Ray Hartmann: I Love You!

Ex-staffers share glowing recollections of their old boss.

Oct 31, 2007 at 4:00 am

Unreal asked for stories about RFT founder Ray Hartmann — and you delivered. Now, in commemoration of 30 years in print, we proudly present some of the glowing testimonials we received from a few of Ray's biggest fans.

Even if you are a crazy liberal: I heard you all were taking a shot, I mean a "look," at Ray Hartmann. His controversial persona has ranged from crazy liberal activist to intelligent entrepreneurial businessman, as well as a few things I'm not going to mention. I worked for him for thirteen years, and in my opinion, all of these labels are true. He loves to argue. It continues to be one of his favorite sports, and he's good at it. His intelligence is surpassed only by his liberal bent on absolutely every topic but money. His business success would have been much different had his views on money been as liberal as his politics. Conversations with him are often one-sided. It takes a great deal of energy to out-think him, let alone out-speak him.

I think Ray's most pervasive characteristic (which, ironically, is absent in most discussions of him), is his strong sense of loyalty. He has a deep sense of allegiance to the causes he champions. In the thirteen years I worked for him, he never promised something that he didn't deliver. He never treated me unfairly. He never fired somebody who didn't deserve it. He would find ways to keep people employed even when their skills had diminished. He drove me crazy on many occasions, but he always treated me with respect.

Many of us who worked at the RFT when he was the boss viewed our co-workers as family. Like most families, we certainly had our share of idiosyncrasies. But there was a great deal of respect on all sides — respect that had been earned. And we had a lot of fun doing our jobs. Ray is one of those rare men: People who know him only through his public identity feel they know the real him. Many times when I was out in public with Ray, people would approach him as if he were their neighbor. They'd want to discuss a controversial topic and try to convince Ray of their viewpoint. His unique blend of humility, quirkiness and intellect makes him approachable.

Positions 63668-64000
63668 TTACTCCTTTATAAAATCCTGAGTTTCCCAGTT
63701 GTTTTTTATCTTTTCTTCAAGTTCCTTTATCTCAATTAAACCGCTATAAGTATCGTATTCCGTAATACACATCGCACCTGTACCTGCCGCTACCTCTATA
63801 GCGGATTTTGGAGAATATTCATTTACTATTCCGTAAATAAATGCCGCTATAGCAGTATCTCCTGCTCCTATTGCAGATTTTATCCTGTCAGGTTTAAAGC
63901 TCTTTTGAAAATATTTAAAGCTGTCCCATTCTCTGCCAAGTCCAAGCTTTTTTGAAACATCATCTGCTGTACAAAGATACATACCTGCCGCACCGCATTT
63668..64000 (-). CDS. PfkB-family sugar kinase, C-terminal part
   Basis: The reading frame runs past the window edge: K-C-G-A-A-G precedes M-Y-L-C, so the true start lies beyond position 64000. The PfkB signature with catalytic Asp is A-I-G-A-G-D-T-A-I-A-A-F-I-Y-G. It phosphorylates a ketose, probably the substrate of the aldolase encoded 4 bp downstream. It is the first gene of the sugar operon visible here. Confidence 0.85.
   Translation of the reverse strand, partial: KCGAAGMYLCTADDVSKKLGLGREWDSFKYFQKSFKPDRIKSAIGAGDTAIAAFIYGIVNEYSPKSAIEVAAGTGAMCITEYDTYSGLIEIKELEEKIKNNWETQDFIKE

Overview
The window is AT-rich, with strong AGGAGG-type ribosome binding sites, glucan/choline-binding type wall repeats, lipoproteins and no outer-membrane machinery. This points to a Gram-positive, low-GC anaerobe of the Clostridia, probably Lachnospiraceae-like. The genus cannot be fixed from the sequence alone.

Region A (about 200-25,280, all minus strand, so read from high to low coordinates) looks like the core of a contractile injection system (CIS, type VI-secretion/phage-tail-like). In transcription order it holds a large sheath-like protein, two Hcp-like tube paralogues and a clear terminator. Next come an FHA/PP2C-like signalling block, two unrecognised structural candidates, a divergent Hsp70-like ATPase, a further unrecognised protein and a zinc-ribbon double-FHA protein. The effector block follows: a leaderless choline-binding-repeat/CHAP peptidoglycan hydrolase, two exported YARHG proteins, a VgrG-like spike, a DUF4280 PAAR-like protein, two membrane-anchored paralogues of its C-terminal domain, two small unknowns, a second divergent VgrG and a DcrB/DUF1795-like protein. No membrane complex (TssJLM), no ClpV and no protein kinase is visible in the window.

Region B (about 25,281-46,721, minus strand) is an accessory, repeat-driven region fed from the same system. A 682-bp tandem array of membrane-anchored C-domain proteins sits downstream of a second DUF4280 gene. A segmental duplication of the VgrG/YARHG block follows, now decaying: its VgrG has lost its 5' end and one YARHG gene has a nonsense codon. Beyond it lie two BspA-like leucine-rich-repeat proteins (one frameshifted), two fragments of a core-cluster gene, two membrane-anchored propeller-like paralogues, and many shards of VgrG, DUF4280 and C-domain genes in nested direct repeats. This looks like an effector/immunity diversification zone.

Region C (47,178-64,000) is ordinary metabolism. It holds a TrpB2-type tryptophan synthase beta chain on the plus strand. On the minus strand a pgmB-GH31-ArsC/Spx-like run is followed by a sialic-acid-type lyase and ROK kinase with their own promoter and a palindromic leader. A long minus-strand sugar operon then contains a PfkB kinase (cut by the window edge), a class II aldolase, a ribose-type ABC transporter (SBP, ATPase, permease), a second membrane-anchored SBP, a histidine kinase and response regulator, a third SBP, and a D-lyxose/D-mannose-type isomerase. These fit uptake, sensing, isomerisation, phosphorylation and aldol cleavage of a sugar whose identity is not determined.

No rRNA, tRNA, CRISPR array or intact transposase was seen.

I'm a little afraid to actually put this in writing, but when I watch The Daily Show, Jon Stewart reminds me a lot of Ray. Ray is absolutely a crazy liberal activist as well as an intelligent entrepreneurial businessman. He's also one of the most genuine, intelligent, witty and loyal people I've ever had the pleasure of knowing.
Cindy Evens Badamo

Ray Hartmann: Friend of the working man: I've got three words for you at the RFT: Way off base. You followed a fine impulse to celebrate the 30th anniversary of the RFT, but lost your way entirely when you made a blatant stab at soliciting tabloid journalism to slam its founder. Sadly, this says a lot more about the current RFT editorial department and its leadership than anything negative you may dig up about Ray. I worked at RFT under Ray for over four years and he was above and beyond the best boss I have ever had (though he hated the title "boss").

I'm disappointed, though not surprised, that you'd be interested in encouraging negative stories, while the positive ones overflow from any of us who knew him. In addition to being a tremendous businessman who built a publishing giant from nothing, his moral character and liberal values are an example to us all on how to treat all kinds of St. Louisans with respect. I saw his generosity in action time and time again as he gave small businesses a break on their bills, even giving free ad space to non-profits and community groups. He treated us all with fairness and respect, doling out sports tickets and concert tickets to the editors and to the circulation folks who distributed the papers.

When Ray sold the paper to the New Times corporation, he even shared that wealth by writing large personal checks to each and every RFT employee. It was not something he had to do, but it was a reflection of his superior values and his devotion to his staff. In an age of hysterical media and divisive, simplistic political debate, you at the RFT would do well to look over your shoulders to the integrity of leadership that gave birth to the paper and its mission — and maybe learn a thing or two. Those of us who really knew Ray will remember him for who he is: an exceptional entrepreneur who poured his hard work, brains, integrity, charisma and heart into a business that was always more than a business. It was a dynamic, fun, inspiring place to work that I'll never forget. As for those of you who might write in with tawdry stories or jealous snipes, here are three more words: shame on you.